A convicted killer has been refused a new trial by Saskatchewan’s highest court.
David Woods was convicted of first-degree murder by a Saskatoon jury in the death of his wife Dorothy back in May 2014. He was given the automatic sentence of life in prison with no chance of parole for 25 years.
Dorothy went missing in November 2011, and her remains were found nearly two months later in a culvert near Blackstrap Lake, which is around 35 kilometres south of Saskatoon.
Woods’s lawyer James Streeton said Friday that he raised issues during an Appeal Court hearing last fall that should have led to a new trial or a second-degree murder decision.
Woods claimed, among other things, that his trial lawyer did not effectively represent him.
WATCH (Sept. 12, 2017): Why Saskatoon convicted killer David Woods believes he deserves a new trial
However, the Court of Appeal for Saskatchewan in Regina disagreed and ruled unanimously against a new trial, according to documents sent out on Friday.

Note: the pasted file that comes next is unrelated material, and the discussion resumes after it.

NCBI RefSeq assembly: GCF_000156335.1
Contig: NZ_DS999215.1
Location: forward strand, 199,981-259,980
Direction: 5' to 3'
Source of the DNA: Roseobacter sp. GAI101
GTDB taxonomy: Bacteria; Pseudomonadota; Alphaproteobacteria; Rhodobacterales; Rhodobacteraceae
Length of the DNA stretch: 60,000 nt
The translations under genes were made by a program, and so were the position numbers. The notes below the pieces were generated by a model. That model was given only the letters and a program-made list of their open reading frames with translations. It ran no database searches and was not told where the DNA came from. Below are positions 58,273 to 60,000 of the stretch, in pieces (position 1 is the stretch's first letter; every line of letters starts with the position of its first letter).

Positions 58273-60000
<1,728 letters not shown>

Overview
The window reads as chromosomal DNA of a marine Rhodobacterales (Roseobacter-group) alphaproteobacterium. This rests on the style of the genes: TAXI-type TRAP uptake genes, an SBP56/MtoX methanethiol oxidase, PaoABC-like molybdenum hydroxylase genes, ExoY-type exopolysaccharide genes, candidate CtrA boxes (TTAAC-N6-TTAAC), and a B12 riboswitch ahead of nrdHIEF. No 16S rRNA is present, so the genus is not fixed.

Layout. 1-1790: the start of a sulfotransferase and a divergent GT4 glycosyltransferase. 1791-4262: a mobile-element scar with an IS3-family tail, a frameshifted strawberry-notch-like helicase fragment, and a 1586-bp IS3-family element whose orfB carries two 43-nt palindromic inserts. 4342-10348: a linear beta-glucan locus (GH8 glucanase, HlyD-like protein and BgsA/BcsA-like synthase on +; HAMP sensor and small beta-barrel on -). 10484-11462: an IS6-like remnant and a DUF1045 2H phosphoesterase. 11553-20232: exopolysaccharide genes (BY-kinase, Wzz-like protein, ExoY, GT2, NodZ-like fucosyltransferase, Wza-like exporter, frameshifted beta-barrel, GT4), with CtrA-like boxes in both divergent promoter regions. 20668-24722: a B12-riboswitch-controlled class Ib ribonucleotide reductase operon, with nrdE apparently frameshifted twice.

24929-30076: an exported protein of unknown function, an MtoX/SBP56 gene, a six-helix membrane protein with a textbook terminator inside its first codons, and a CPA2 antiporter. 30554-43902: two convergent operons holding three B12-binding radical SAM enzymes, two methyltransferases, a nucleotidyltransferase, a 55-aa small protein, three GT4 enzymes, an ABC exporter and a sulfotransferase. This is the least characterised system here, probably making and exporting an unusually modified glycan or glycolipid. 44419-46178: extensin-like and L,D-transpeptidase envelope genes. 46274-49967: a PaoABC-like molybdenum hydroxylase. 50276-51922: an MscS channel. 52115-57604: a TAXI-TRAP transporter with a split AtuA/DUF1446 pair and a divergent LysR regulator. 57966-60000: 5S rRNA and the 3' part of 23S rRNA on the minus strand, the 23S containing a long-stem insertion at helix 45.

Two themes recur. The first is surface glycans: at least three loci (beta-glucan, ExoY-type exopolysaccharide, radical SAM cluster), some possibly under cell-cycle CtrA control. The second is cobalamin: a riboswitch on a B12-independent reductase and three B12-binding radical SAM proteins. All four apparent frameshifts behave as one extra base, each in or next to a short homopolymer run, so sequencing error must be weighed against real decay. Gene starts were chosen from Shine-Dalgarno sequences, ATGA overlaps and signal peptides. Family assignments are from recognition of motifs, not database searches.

In the decision, Justice Peter Whitmore wrote that the proposed errors of the defence lawyer were weighed against the large amount of incriminating evidence.
“The actions and inactions of trial counsel did not prejudice the appellant,” Whitmore said.
“There was no miscarriage of justice.”
Streeton said Woods is disappointed by the decision and is considering his options. The Saskatoon man still has the option to appeal to the Supreme Court of Canada.
-With files from the Canadian Press